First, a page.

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Banbury Cross and Horse Fair, Banbury

Banbury Cross and Horse Fair, Banbury

Photo: Snapshots Of The Past, CC BY-SA 2.0, via Wikimedia Commons

A Statue to Dagon at Banbury?

14 April 2021 (Updated 7 September 2021)

Fans of classic horror fiction may recognise the name 'Dagon' as one of H.P. Lovecraft's fictional monsters, but few know that the deity known as Dagon actually has a Banbury connection!

The destruction of Banbury Cross

The monument known as Banbury Cross was made famous by the nursery rhyme 'Ride a cock horse' which dates back to the early 18th century. The origin of the legend concerning a 'white lady' with 'rings on her fingers and bells on her toes' is uncertain, but what is known is that the original Banbury Cross was pulled down in a fit of religious zeal on 26 July 1600.

The puritanical town authorities had come to regard with suspicion the reverence with which the townsfolk treated the various crosses in Banbury (there were originally three, known as High Cross, Bread Cross and White Cross). They considered the High Cross, with its carvings of Christ on the cross and Mary and her child, to be the sort of religious idolatry that should be wiped out.

When the cross finally fell, the soon-to-be town bailiff Henry Shewell reportedly cried out 'God be thanked, Dagon the deluder of the people is fallen down!'

Banbury Cross as it look today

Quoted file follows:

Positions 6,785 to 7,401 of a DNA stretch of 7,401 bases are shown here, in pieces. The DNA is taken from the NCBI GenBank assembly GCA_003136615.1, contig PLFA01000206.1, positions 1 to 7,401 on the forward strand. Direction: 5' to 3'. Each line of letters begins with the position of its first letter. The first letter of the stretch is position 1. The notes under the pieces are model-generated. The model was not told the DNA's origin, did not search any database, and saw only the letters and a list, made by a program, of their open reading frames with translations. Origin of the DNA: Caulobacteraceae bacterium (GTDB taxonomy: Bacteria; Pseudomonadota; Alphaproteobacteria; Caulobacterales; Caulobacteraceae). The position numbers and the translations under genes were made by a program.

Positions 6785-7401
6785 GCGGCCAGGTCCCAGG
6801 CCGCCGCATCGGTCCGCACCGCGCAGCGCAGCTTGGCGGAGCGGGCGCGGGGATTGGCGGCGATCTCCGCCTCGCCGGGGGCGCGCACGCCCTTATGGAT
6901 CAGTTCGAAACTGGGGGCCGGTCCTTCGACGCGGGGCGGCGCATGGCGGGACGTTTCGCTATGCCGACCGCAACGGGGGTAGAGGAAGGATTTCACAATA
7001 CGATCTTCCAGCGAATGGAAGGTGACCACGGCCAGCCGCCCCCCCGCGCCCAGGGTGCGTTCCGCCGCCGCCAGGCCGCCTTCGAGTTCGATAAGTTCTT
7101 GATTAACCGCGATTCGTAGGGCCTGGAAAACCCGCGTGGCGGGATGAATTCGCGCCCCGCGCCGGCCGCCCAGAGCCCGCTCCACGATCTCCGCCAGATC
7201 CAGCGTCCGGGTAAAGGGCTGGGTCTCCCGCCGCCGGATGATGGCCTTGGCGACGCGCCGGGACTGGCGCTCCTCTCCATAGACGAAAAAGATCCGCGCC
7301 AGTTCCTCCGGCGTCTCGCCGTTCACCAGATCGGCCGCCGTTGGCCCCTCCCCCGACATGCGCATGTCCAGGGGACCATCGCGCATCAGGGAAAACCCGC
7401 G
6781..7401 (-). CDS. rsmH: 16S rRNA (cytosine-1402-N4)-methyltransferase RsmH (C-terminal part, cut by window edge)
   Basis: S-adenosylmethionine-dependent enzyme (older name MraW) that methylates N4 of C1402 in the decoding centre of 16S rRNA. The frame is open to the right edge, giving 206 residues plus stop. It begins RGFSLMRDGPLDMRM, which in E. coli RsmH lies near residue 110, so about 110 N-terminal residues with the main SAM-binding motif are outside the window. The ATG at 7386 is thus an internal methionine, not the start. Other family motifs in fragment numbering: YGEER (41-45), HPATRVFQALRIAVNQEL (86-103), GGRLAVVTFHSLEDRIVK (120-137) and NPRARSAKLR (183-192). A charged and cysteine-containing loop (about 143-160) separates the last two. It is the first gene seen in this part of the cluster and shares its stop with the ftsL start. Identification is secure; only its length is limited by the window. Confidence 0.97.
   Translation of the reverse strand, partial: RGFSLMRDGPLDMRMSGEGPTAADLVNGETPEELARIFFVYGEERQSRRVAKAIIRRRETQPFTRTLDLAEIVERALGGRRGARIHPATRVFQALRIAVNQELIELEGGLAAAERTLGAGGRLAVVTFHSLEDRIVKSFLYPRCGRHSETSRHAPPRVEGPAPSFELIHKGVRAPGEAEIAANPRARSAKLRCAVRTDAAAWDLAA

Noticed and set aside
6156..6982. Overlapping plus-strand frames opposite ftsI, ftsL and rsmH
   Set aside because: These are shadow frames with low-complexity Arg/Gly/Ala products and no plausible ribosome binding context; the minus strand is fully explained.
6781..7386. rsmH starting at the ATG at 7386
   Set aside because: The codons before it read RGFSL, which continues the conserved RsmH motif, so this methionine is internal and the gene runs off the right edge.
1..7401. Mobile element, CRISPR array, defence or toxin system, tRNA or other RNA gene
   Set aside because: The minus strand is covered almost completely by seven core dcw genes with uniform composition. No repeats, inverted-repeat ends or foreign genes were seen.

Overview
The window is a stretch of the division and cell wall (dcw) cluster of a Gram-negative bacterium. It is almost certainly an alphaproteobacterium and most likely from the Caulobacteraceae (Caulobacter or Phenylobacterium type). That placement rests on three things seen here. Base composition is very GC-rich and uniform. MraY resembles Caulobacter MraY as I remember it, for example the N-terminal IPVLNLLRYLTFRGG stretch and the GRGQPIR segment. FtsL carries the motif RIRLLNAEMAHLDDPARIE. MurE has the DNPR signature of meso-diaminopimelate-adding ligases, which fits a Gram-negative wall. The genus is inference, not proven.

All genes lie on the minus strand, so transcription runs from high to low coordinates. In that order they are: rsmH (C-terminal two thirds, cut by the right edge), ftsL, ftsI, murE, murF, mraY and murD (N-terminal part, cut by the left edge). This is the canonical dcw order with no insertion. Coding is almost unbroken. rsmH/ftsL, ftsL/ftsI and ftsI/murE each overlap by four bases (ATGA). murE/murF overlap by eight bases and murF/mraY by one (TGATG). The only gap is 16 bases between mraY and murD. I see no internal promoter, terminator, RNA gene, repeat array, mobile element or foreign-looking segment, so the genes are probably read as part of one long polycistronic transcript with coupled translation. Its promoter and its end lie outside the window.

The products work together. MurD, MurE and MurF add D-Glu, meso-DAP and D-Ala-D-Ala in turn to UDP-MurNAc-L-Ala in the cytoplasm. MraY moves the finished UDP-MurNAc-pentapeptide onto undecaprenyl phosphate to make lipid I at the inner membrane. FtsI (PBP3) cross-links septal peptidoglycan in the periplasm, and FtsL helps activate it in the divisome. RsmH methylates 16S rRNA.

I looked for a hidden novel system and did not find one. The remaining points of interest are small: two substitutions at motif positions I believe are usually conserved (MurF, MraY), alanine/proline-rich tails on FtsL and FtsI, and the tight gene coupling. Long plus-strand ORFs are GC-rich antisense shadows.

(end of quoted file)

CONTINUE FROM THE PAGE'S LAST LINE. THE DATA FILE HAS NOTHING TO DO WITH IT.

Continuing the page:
Banbury Cross as it looks today. Credit: James F Clay, licensed under CC BY-NC 2.0, via Flickr

Dagon: old testament fish deity

The Dagon he referred to here was a Middle Eastern fish deity mentioned in the old testament Book of Samuel.

In the biblical story, the Ark of the Covenant was stolen by Philistines and taken to Dagon’s temple in Ashdod in modern-day Israel. The following morning the Philistines awoke to find their statue of Dagon smashed on the floor in front of the Ark, a none-to-subtle hint from God that they should mend their pagan ways!

The toppling of the High Cross was followed by the destruction of the Bread Cross and White Cross, after which there were no crosses of this sort in Banbury for another 259 years. This changed in 1859 when a new cross was erected at the junction of the High Street, West Bar Street and the Oxford and Southam Roads to commemorate the daughter of Queen Victoria's marriage to Prince Frederick of Prussia.